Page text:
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pardon, the late disturbances at the Nore could never have originated from the seamen at large in that fleet, but from the endeavours of the designing few, who misguided the seamen by false representations, and who kept them ignorant of the decision of the legislature, and of the acquiescence and approbation of the country, and of the navy, to that decision. No sooner were the seamen informed of what had been done, and of the detestation that the country entertained of their disgraceful conduct, than they broke through the bands that fettered them, returned to their duty, and delivered up their leaders to be tried by the laws of their country.

I look upon the business at the Nore as a phenomenon in the naval history of this country; and I can only compare

it to a sudden frost, which for the moment congealed every power and faculty of action until followed by as sudden a thaw. Lest there should be still remaining any ice floating, I would recommend to seamen before they again complain,

1st. To look to the navy and the merchant's service of other countries, and see where seamen have been so well paid, so well fed, or so well treated as in this country.

2d. Where they will meet with so many hospitals, public and private, charitable funds and institutions for themselves and families in case of old age, accident, or death.

3d. Whether there are not thousands of foreign seamen who enter voluntarily into the British service in peace and in war, in preference to the pay and the service of the countries to which they belong.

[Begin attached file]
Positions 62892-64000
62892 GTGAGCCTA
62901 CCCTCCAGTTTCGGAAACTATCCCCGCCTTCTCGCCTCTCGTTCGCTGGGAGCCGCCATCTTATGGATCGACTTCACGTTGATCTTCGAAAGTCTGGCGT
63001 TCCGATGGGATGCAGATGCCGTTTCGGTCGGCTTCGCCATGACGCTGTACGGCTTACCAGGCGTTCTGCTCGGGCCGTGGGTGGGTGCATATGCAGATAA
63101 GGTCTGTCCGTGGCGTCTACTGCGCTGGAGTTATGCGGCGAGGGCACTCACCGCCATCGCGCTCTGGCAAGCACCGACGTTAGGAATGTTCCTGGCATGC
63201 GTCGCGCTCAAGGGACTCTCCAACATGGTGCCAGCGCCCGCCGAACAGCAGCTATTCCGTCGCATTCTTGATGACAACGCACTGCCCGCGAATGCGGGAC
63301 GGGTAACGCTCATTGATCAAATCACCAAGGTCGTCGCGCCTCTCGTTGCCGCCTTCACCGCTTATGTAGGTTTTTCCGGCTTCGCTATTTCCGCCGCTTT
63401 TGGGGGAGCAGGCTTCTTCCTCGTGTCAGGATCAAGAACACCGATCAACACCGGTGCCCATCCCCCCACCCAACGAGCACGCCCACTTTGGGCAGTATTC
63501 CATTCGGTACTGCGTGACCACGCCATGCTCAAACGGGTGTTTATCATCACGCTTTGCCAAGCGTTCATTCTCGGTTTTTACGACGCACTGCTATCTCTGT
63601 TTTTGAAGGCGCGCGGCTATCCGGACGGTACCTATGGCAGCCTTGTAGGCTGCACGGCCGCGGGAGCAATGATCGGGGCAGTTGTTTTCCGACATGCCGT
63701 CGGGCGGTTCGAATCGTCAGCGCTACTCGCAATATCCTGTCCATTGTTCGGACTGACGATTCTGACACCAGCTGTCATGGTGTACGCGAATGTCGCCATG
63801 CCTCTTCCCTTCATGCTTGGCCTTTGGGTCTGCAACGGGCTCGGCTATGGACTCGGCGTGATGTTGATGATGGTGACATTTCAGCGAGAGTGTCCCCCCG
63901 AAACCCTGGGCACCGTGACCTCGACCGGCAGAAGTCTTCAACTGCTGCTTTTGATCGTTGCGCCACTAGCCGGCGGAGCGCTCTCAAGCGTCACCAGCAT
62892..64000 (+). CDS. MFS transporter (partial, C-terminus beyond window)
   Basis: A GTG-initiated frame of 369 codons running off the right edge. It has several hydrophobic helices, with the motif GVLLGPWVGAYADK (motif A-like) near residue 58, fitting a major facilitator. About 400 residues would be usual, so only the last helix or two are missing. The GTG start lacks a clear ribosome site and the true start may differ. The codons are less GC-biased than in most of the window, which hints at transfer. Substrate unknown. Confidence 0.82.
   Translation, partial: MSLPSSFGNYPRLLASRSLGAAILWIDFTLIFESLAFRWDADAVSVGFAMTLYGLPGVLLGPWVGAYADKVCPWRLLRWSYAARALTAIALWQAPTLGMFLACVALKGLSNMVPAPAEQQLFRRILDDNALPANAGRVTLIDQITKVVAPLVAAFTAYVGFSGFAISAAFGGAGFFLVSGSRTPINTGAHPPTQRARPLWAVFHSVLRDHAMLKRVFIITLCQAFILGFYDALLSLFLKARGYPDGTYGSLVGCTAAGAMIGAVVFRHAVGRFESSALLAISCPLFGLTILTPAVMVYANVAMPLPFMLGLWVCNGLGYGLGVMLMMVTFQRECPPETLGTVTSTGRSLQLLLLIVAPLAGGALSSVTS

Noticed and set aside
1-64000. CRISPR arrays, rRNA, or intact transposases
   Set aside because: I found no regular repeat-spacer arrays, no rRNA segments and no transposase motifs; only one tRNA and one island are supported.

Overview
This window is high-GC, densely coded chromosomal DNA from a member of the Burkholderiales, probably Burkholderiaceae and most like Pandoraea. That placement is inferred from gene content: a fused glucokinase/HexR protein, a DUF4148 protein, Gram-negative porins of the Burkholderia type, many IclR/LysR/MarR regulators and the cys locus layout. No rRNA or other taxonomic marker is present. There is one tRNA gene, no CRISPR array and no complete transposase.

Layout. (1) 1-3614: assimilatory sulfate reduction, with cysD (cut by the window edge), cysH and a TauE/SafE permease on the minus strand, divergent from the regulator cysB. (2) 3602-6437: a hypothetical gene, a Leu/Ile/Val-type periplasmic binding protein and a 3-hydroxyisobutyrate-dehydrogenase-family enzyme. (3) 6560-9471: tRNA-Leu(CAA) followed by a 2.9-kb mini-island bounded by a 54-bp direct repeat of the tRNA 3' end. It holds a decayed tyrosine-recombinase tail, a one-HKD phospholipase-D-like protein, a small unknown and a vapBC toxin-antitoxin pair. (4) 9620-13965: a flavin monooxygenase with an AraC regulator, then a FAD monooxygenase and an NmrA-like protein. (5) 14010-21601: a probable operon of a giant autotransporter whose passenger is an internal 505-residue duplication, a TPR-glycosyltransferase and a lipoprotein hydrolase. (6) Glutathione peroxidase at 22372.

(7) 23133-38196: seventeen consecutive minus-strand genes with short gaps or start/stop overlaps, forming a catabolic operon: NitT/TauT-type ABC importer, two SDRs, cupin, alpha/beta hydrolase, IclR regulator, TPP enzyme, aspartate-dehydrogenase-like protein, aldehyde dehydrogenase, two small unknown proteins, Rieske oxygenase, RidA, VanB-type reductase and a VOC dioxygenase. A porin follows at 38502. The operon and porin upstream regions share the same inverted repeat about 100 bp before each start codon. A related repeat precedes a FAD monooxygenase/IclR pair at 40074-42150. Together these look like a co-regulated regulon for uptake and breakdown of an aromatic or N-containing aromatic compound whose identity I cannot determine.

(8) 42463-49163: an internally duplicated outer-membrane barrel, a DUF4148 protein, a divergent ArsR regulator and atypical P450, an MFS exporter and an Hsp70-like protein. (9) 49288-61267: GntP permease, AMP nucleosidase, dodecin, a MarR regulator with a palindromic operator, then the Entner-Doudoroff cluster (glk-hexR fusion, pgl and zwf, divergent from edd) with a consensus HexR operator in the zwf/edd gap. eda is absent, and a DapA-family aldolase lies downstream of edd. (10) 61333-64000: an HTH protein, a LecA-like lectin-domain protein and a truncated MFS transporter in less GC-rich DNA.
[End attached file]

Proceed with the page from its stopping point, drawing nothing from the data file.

Let seamen then learn to be content, and to enjoy the blessings they possess.

Let them rouse themselves to a

true sense of their situation and duty, and be sensible that they cannot better serve their country than to protect it in time of war; and at the termination of it, that they cannot better promote its interest as well as their own than by the exertions of peaceful industry. The nation loves the navy; it is a favoured service ; if they have wrongs, their country will hear and redress them with kindness and with justice : but it has a spirit and an energy to suppress violence, tumult, and injustice.

Let them reflect, where will fifty or sixty thousand seamen when dismissed from the navy on a peace, find employment but in the merchants' service? Will merchants and ship-owners confide in men who have discovered a mutinous spirit and a want of subordination ? Will they not give the preference to those who can and will work honestly and industriously for their livelihood, and who can have a good character given of them.

Let them also pause, and reflect that our commerce is a perpetual nursery for seamen ; and if it should be found necessary, the legislature might by laws and regulations hold out encouragements to good men, to apprentices, and to landsmen, or grant greater privileges to foreign seamen, in order to deter and suppress that spirit of mutiny and dissatisfaction which has discovered itself among the few who will then be left to pine and repent their own misconduct, and at the want of countenance and the want of employment.

Many of the commercial and manufacturing towns of Great Britain have followed the example of the merchants and ship-owners of London; and it gave me infinite pleasure to find their resolutions have been received in the navy with so much satisfaction and effect. The thanks of the

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country are due to the officers of the navy and the marines, and also to the great body of the seamen for their steadiness and attachment to their country during the late mutiny. I will not particularize ships or men, from the persuasion that they had rather receive thanks for actual and meritorious services, than from the comparative demerits of a few ships or a few misguided men. I hope the present trials will be a warning to the few misguided seamen who had been ignorantly misled.